Conceiving A Nation: Scotland to 900 AD

‘The island was not separated from the Continent by water; it was connected to it by water.’

Covering the history of Scotland in the period up to 900 AD, Conceiving a Nation reforms our historical perceptions of what has often been dismissed as a ‘dark age’. In this introductory extract, Gilbert Markus examines the important emergence of trade, culture, and empire which collectively circulated goods, people and ideas in the early centuries.

Extract from Conceiving a Nation: Scotland to 900 AD
By Gilbert Markus
Published by Edinburgh University Press

Chapter 1: ‘I will give you nations as your heritage’ (Psalm 2:8)

Trade, Culture and Empire in the Early Centuries

Scotland first appears over the horizon of history not in its own records, but in writings from the Mediterranean world. As early as the sixth century BC, traders from Marseilles (Massilia) were describing trade routes in a periplus, a merchant’s guide to coastal ports and trading routes. The original text of the Massilian Periplus is lost, but parts of it survive in a Latin poem written in the fourth century ad. It is the earliest surviving record of a network of trade and cultural exchange embracing the Mediterranean and north Atlantic coasts of Europe.

Archaeological evidence shows that by the time the periplus was written such networks were already a long-standing feature of life on these coasts, where goods, people and ideas moved freely. The discovery of numerous bronze weapons, as well as tools, buttons and other more mundane objects, has demonstrated trading connections between Scotland and the Continent, as well as with southern parts of Britain and Ireland. A bronze sword found in the River Clyde is a ninth-century BC import from the Continent. Along the southern shores of the Moray Firth and in Aberdeenshire, several finds of bronze goods indicate connections with northwest Germany about 700 BC. In Corrymuckloch in Perthshire, a hoard of bronze objects dated to around 800 BC includes a sword of continental type. In the same hoard a ‘ladle’ points to a tradition in which food and drink were not merely for the satisfaction of bodily needs, nor even an expression of community cohesion, but provided an opportunity for the display of status. Feasting and drinking were ceremonies of power, and bronze swords are the material remains of a social order that probably pervaded most of Europe: a warrior elite in a hierarchical society exercised power by the exploitation of the labour of peasant farmers, expressing their power by their mastery of bronze weaponry, flaunting it by conspicuous consumption and by the use of luxury goods in social rituals and symbols associated with food and dress.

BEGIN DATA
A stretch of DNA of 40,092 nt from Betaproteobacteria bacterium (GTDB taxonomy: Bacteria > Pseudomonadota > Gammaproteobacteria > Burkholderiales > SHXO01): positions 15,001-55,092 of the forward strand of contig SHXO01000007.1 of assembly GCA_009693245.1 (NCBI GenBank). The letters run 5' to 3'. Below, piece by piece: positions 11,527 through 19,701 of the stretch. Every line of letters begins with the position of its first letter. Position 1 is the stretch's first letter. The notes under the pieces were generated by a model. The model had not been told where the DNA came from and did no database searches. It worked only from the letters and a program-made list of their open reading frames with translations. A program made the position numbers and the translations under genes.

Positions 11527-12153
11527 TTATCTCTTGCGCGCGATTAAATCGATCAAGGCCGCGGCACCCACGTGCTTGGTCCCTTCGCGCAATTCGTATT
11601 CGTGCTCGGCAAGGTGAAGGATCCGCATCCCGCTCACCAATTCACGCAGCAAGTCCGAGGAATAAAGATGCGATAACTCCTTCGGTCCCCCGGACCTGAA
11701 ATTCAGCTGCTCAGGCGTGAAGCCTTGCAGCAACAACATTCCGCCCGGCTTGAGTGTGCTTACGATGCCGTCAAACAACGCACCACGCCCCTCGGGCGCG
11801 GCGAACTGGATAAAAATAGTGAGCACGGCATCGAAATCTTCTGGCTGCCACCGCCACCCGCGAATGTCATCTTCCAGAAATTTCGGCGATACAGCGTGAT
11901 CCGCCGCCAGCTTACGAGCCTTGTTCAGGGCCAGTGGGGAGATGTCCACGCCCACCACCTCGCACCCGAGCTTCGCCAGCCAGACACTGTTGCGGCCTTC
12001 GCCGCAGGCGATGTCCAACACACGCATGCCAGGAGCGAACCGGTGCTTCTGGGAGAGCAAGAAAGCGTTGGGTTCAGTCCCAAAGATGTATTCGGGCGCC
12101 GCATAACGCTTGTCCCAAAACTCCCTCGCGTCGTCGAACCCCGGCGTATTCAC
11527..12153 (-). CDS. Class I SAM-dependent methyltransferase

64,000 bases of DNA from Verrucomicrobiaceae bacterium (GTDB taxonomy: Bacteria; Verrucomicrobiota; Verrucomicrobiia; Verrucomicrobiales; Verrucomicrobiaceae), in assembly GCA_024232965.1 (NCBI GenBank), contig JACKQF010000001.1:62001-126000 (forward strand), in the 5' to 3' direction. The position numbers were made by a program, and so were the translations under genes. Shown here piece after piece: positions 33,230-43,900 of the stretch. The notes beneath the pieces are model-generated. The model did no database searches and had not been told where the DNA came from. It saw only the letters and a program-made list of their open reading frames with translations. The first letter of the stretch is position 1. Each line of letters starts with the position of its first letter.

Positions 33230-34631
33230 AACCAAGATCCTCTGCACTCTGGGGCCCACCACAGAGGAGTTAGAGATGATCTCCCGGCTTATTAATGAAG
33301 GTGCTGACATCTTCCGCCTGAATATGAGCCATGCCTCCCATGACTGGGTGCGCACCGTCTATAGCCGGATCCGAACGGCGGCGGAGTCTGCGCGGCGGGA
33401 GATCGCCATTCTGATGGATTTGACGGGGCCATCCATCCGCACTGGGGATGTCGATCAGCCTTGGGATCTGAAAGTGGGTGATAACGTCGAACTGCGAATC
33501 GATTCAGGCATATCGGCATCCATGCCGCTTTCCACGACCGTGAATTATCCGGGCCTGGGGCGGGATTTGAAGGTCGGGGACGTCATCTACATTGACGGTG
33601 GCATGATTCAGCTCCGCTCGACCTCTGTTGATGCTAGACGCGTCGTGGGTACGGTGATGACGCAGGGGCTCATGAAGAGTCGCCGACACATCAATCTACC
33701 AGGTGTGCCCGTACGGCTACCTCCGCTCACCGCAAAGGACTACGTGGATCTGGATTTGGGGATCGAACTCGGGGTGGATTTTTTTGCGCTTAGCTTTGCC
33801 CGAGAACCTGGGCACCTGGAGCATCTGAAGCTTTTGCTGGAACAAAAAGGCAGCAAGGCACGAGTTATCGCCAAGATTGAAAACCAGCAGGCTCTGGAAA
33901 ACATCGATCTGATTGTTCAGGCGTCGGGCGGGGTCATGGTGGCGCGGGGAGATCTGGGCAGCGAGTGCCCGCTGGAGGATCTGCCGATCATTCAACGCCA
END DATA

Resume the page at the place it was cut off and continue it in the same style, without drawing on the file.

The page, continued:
The widespread use of bronze points to a society in which distant communities were connected by trade. Bronze is an alloy of two metals, copper and tin, which do not often occur close to each other in the earth. This means that mines in more or less distant locations must extract their ores and transport their produce to a single place in order to create the alloy. The very existence of bronze, therefore, requires a network of trade, exchange, transport and management. The tin used in Scottish bronze probably came from Cornwall, or perhaps from continental Europe.

Whoever acquired bronze by trade must also have had some form of wealth to give in exchange. The elite swordsmen and feasters of Perthshire must have been able to extract sufficient tribute from their underlings to pay for this metal – though words like ‘trade’ and ‘pay’ may be slightly misleading, and exchanges may have included a range of social interactions such as gift exchange, marriage gifts and symbols of political alliances. All these interactions could provide the impetus for the movement of goods around Europe.

Later Classical writers occasionally quote another Massilian called Pytheas, who wrote in the fourth century BC, referring to the island as Bretannike, though some manuscripts represent the name with initial P- suggesting that he may originally have known the island as Pretania. Pytheas seems to have recorded Orkney (Orkas) in a passage cited by Diodorus (c. 30 BC) in which this is one of the three corners of Britain, the other two being Kantion (Kent) and Belerion, which must refer to Cornwall, where he says that the inhabitants mine and smelt tin, manufacturing ingots which were then transported to the coast of Gaul and from there to the mouth of the River Rhone. These Cornish tin miners and traders were perhaps among the contacts with whom the Veneti in southern Brittany are recorded as trading in about 56 BC, when Julius Caesar dealt with these people. Caesar was impressed by their sea-faring skills and the quality of their ships, and noted that the Veneti were a maritime empire, ‘holding as tributaries almost all those who are accustomed to traffic in that sea’. Their skill and marine power could not save them from his army, however, which, after a siege, slaughtered their leaders and sold the rest of the population into slavery. In sum, long before the Roman Empire showed any interest in the island as a target for colonisation, Britain (including Scotland) was part of a European culture of trade and exchange. The ‘insular’ geographical position of Britain did not make it culturally insular. The island was not separated from the Continent by water; it was connected to it by water. Seaways and rivers were, throughout the period discussed in this book, the most efficient ways of transporting goods, people and ideas.

Conceiving a Nation: Scotland to 900 AD is out now published by Edinburgh University Press priced £19.99.

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